This is undoubtedly the only recipe we have ever developed with a church potluck—the annual fundraiser for friend's mom's congregation—in mind. Next time we plan on whipping it up with wild white sage. Besides cleaning a room of evil spirits and reducing swelling, it tastes badass. In the meantime, green sage will work just fine.
6-8 sage leaves for garnish, washed and thoroughly patted dry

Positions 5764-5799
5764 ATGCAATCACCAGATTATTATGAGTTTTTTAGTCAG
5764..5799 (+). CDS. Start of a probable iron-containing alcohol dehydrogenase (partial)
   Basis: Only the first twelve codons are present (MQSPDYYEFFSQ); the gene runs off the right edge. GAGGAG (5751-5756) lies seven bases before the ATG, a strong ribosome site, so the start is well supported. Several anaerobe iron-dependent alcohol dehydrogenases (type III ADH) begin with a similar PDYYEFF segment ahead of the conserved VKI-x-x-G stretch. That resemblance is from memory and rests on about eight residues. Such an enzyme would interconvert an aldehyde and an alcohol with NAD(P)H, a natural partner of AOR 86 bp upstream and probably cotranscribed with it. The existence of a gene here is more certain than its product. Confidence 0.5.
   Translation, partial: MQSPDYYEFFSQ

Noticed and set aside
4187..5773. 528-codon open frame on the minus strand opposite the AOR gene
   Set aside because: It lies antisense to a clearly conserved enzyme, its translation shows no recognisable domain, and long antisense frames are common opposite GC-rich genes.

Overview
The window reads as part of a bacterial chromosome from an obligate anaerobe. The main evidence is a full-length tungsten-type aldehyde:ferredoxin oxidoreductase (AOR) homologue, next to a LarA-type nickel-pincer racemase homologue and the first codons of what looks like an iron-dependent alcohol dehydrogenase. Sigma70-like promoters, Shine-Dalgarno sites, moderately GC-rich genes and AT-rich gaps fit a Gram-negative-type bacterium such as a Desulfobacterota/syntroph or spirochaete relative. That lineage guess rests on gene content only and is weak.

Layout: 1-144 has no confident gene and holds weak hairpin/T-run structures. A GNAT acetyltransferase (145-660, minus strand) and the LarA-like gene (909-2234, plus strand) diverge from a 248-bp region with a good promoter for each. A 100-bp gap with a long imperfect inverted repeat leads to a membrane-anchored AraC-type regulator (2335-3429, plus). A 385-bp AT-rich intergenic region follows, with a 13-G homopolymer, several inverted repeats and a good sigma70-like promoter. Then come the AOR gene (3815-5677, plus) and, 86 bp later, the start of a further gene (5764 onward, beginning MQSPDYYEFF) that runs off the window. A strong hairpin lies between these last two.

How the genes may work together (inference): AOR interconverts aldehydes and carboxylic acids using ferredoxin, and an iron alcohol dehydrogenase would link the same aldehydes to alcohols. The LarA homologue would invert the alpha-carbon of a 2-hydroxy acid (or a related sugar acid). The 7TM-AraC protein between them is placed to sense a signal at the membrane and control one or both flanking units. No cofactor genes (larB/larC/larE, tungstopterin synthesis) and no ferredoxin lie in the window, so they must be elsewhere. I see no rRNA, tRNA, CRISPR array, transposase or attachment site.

1) Start by making garlic confit: Submerge the garlic cloves in a small saucepan with 1 cup of the olive oil. Place on medium heat. Let the oil heat to a rolling sizzle, then remove pan from heat. Set aside and it will finish cooking as it cools.2) Prepare the "stuffing." Roughly crush the almonds with a chef's knife or a mallet. Place a large sauté pan on high heat and add a touch of olive oil. Then add the almonds and chopped onion. Turn down to medium.3) Toss or stir the mixture every minute, toasting for about 5 minutes. Toss in the sage. Continue cooking for another 3 minutes or until the almonds are mostly toasted. Set aside.4) Divvy up half the beans into a food processor. Toss in half the stuffing mixture, season with half the sumac and half the balsamic, as well as salt and pepper to taste.5) Puree vigorously, adding a slow drizzle of half the garlic confit and olive oil, plus 1/4 cup of water. The mixture should be thick and creamy but loose enough to easily move through the blender. If it appears too gunky, add more water until it's spreadable.6) Use a spatula to empty the puree into a large mixing bowl. Repeat the blending steps with the second half of the ingredients. Combine both batches in the bowl.7) Finally, prepare a quick garnish of flash-fried sage leaves by bringing a small saucepan of grapeseed oil up to high heat for at least 5 minutes. Prepare a plate with a paper towel and a slotted spoon. Drop leaves into the hot oil and wait 10 seconds before fishing them out and placing on the paper.8) Arrange the fried leaves and another splash of olive oil onto the spread. Serve the bean puree as a dip with torn chunks of fresh-baked ciabatta, as a composed bruschetta plate or as a dip with crackers.